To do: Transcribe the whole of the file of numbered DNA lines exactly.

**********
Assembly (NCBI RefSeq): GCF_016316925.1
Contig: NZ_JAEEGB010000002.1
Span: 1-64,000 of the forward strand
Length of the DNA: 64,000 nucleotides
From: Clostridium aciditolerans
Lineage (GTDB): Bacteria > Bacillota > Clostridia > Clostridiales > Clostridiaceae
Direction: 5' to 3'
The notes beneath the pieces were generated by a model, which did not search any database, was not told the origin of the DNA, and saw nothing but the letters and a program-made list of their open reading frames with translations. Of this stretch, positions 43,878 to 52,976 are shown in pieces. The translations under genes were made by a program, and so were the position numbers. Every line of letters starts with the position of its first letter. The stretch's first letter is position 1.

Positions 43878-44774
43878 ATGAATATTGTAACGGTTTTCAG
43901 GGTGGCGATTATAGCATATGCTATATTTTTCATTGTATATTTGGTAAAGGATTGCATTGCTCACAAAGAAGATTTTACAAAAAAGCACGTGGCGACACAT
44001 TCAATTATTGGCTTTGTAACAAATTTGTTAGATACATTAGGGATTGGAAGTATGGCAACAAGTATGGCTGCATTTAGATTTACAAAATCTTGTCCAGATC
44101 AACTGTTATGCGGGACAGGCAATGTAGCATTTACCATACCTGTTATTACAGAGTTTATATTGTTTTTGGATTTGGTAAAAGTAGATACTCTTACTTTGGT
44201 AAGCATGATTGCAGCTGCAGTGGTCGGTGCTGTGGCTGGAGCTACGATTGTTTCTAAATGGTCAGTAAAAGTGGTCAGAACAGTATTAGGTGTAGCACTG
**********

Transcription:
Assembly (NCBI RefSeq): GCF_016316925.1
Contig: NZ_JAEEGB010000002.1
Span: 1-64,000 of the forward strand
Length of the DNA: 64,000 nucleotides
From: Clostridium aciditolerans
Lineage (GTDB): Bacteria > Bacillota > Clostridia > Clostridiales > Clostridiaceae
Direction: 5' to 3'
The notes beneath the pieces were generated by a model, which did not search any database, was not told the origin of the DNA, and saw nothing but the letters and a program-made list of their open reading frames with translations. Of this stretch, positions 43,878 to 52,976 are shown in pieces. The translations under genes were made by a program, and so were the position numbers. Every line of letters starts with the position of its first letter. The stretch's first letter is position 1.

Positions 43878-44774
43878 ATGAATATTGTAACGGTTTTCAG
43901 GGTGGCGATTATAGCATATGCTATATTTTTCATTGTATATTTGGTAAAGGATTGCATTGCTCACAAAGAAGATTTTACAAAAAAGCACGTGGCGACACAT
44001 TCAATTATTGGCTTTGTAACAAATTTGTTAGATACATTAGGGATTGGAAGTATGGCAACAAGTATGGCTGCATTTAGATTTACAAAATCTTGTCCAGATC
44101 AACTGTTATGCGGGACAGGCAATGTAGCATTTACCATACCTGTTATTACAGAGTTTATATTGTTTTTGGATTTGGTAAAAGTAGATACTCTTACTTTGGT
44201 AAGCATGATTGCAGCTGCAGTGGTCGGTGCTGTGGCTGGAGCTACGATTGTTTCTAAATGGTCAGTAAAAGTGGTCAGAACAGTATTAGGTGTAGCACTG